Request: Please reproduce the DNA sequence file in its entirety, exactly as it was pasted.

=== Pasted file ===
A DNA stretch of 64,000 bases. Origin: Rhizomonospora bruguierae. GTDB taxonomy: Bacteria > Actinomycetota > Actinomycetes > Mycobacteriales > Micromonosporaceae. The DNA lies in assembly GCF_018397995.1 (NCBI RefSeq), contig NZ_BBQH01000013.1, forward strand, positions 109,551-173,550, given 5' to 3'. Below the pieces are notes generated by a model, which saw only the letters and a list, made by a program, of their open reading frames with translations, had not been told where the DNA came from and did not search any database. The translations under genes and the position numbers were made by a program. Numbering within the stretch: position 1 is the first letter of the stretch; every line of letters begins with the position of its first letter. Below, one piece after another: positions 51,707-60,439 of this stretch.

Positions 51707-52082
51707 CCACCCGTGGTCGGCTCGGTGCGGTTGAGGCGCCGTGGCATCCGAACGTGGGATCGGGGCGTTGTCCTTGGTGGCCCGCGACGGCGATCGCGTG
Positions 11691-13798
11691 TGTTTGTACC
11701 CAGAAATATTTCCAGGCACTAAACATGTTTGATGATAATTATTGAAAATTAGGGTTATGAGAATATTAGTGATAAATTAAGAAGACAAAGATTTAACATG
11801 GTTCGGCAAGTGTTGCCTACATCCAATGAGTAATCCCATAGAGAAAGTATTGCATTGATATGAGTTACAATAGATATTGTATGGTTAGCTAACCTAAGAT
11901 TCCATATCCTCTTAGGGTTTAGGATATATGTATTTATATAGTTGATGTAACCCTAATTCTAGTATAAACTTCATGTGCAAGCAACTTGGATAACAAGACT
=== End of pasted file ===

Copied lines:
A DNA stretch of 64,000 bases. Origin: Rhizomonospora bruguierae. GTDB taxonomy: Bacteria > Actinomycetota > Actinomycetes > Mycobacteriales > Micromonosporaceae. The DNA lies in assembly GCF_018397995.1 (NCBI RefSeq), contig NZ_BBQH01000013.1, forward strand, positions 109,551-173,550, given 5' to 3'. Below the pieces are notes generated by a model, which saw only the letters and a list, made by a program, of their open reading frames with translations, had not been told where the DNA came from and did not search any database. The translations under genes and the position numbers were made by a program. Numbering within the stretch: position 1 is the first letter of the stretch; every line of letters begins with the position of its first letter. Below, one piece after another: positions 51,707-60,439 of this stretch.

Positions 51707-52082
51707 CCACCCGTGGTCGGCTCGGTGCGGTTGAGGCGCCGTGGCATCCGAACGTGGGATCGGGGCGTTGTCCTTGGTGGCCCGCGACGGCGATCGCGTG
Positions 11691-13798
11691 TGTTTGTACC
11701 CAGAAATATTTCCAGGCACTAAACATGTTTGATGATAATTATTGAAAATTAGGGTTATGAGAATATTAGTGATAAATTAAGAAGACAAAGATTTAACATG
11801 GTTCGGCAAGTGTTGCCTACATCCAATGAGTAATCCCATAGAGAAAGTATTGCATTGATATGAGTTACAATAGATATTGTATGGTTAGCTAACCTAAGAT
11901 TCCATATCCTCTTAGGGTTTAGGATATATGTATTTATATAGTTGATGTAACCCTAATTCTAGTATAAACTTCATGTGCAAGCAACTTGGATAACAAGACT